I must admit that back in the day, I could read fairly quickly and with the best of them. Not sure what happened to me in the last year or so, except to say that blogging and blog reading took center stage. Don’t get me wrong, I still very much do both, but in order to find a better balance, I am finding myself shutting down in the evening and also during the day sometimes now, too.
When it is quiet here and my family is otherwise occupied by sleep or what not, you will now probably find me reading, which I seriously cannot get enough of nowadays.
That is the thing about reading it can really suck you in and give you promise of things to come in each novel you do put your heart and soul into. And probably why I am kicking that 12 books in a year challenge over at Goodreads and heading towards my seventh and February has just nearly begun.
For the fourth book though, I chose The Promise of Stardust, by Priscille Sibley to read.
I saw one of my fellow Goodreads friends reading this one (I swear it was Kate) and knew once I read the Goodreads synopsis that I had to give this one a go.
Sometimes a book just captures your heart and soul and this one did just that, but first read what Goodreads did indeed have to say on this book below and then I will share my thoughts, too
Filled with grace, sensitivity and compassion, The Promise of Stardust is an emotionally resonant and thought-provoking tale that raises profound questions about life and death, faith and medicine, and illuminates the power of love to divide and heal a family in the wake of unexpected tragedy.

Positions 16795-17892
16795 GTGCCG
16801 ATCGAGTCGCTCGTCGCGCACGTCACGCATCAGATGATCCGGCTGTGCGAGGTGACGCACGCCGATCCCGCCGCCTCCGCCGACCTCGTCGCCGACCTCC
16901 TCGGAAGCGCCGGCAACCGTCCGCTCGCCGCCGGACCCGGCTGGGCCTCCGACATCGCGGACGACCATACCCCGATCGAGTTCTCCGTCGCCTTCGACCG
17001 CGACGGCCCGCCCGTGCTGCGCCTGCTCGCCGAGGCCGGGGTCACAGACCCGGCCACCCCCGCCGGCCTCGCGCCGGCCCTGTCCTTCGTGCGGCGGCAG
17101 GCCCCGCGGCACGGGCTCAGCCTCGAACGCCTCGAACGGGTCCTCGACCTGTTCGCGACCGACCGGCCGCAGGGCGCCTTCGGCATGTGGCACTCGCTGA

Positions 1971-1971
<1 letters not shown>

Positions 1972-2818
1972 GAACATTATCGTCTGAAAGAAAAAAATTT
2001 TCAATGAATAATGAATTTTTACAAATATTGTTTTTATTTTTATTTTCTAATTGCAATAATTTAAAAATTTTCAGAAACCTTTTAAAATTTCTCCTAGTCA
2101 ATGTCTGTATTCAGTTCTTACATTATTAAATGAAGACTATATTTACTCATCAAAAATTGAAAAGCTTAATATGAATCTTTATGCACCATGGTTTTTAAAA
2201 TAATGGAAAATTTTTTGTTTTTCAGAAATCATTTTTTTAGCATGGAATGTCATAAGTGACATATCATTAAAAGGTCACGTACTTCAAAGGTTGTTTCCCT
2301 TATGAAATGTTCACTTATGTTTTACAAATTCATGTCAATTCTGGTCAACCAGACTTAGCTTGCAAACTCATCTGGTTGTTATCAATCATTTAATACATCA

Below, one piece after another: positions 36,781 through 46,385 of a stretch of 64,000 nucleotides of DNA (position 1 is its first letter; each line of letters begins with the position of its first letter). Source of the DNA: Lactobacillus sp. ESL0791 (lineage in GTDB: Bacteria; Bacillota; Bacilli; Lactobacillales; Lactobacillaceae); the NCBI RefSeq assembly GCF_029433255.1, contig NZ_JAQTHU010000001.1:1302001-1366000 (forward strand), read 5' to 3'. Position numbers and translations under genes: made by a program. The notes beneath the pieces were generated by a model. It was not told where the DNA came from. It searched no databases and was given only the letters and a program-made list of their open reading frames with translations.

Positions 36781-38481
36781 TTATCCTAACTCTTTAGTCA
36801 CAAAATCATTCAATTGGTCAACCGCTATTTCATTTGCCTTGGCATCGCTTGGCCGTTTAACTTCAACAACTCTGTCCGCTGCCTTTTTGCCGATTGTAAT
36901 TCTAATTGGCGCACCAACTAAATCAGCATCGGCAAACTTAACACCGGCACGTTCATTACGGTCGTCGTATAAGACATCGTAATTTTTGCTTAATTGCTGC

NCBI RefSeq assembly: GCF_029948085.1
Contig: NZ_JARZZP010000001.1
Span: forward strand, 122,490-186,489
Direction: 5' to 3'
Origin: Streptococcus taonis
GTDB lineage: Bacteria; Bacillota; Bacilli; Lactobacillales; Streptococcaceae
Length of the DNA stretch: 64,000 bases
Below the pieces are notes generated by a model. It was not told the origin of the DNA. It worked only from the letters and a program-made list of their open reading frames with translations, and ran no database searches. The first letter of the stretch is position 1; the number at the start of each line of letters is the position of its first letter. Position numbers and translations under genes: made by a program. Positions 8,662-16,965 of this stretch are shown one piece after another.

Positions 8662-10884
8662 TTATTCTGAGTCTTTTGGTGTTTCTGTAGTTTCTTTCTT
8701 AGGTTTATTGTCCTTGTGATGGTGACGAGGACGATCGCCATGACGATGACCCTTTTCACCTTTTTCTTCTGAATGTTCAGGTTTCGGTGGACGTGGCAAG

Matt Beaulieu was two years old the first time he held Elle McClure in his arms, seventeen when he first kissed her under a sky filled with shooting stars, and thirty-three when he convinced her to marry him. Now in their late 30s, the deeply devoted couple has everything-except the baby they’ve always wanted.
When an accident leaves Elle brain dead, Matt is devastated. Though he cannot bear the thought of life without her, he knows Elle was afraid of only one thing-a slow death. And so, Matt resolves to take her off life support.
But Matt changes his mind when they discover Elle’s pregnant. While there are no certainties, the baby might survive if Elle remains on life support. Matt’s mother, Linney, disagrees with his decision. She loves Elle, too, and insists that Elle would never want to be kept alive on machines. Linney is prepared to fight her son in court-armed with Elle’s living will.
Divided by the love they share, Matt and Linney will be pitted against each other, fighting for what they believe is right, and what they think Elle would have wanted resulting in a controversial legal battle that will ultimately go beyond one family . . . and one single life.
From the very first page, the author did such justice setting up the above story of the two fated lovers, now husband and wife, Matt and Elle.
The words captured me and jumped off the actual pages as I read their story and how from the moment Elle was born she made Matt whole and complete as a small child, even to their teenage ill-fated romance, where Matt and Elle conceived their first child, all while Elle’s mom was tragically dying of breast cancer and her dad slipped into a deep depression that led him down a path of becoming a bitter alcoholic during this time period.